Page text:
Tourism infrastructure permitted in coastal areas
• The new norms permit temporary tourism facilities such as shacks, toilet blocks, change rooms, drinking water facilities, etc. in Beaches.
Streamlining of CRZ Clearances
• The procedure for CRZ clearances has been streamlined. Now, the only such projects which are located in the CRZ-I (Ecologically Sensitive Areas) and CRZ IV (area covered between Low Tide Line and 12 Nautical Miles seaward) will be dealt with for CRZ clearance by the Ministry.
• The powers for clearances with respect to CRZ-II and III have been delegated at the State level.
No Development Zone of 20 meters for all Islands
• For islands close to the mainland coast and for all Backwater Islands in the main land, No Development Zone of 20 meters has been stipulated in wake of space limitations and unique geography of such regions.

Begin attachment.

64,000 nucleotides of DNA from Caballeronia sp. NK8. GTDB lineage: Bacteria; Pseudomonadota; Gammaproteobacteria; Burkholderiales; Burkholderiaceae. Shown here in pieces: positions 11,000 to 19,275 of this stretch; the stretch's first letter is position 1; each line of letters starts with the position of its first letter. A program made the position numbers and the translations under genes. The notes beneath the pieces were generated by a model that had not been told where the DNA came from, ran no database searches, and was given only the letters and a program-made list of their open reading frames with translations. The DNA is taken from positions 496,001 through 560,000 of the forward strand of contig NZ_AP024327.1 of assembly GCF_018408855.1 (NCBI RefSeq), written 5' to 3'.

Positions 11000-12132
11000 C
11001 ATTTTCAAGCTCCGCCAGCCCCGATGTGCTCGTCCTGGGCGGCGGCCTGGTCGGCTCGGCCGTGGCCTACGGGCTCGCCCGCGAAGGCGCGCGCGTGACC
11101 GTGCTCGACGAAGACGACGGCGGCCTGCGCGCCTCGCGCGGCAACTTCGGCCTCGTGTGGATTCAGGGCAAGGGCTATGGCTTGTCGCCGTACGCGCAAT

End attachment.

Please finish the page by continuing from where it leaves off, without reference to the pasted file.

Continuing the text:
• To address pollution in Coastal areas, the treatment facilities have been made permissible in CRZ-I B area subject to necessary safeguards.
Critically Vulnerable Coastal Areas (CVCA)
• Sundarban region of West Bengal and other ecologically sensitive areas identified as under Environment (Protection) Act, 1986 such as Gulf of Khambhat and Gulf of Kutch in Gujarat, Achra-Ratnagiri in Maharashtra, Karwar and Kundapur in Karnataka, Vembanad in Kerala, Gulf of Mannar in Tamil Nadu, Bhitarkanika in Odisha and Krishna in Andhra Pradesh are treated as Critical Vulnerable Coastal Areas.
• The norms also seek to conserve and protect the environment of coastal stretches and marine areas, besides livelihood security to the fisher communities and other local communities in the coastal area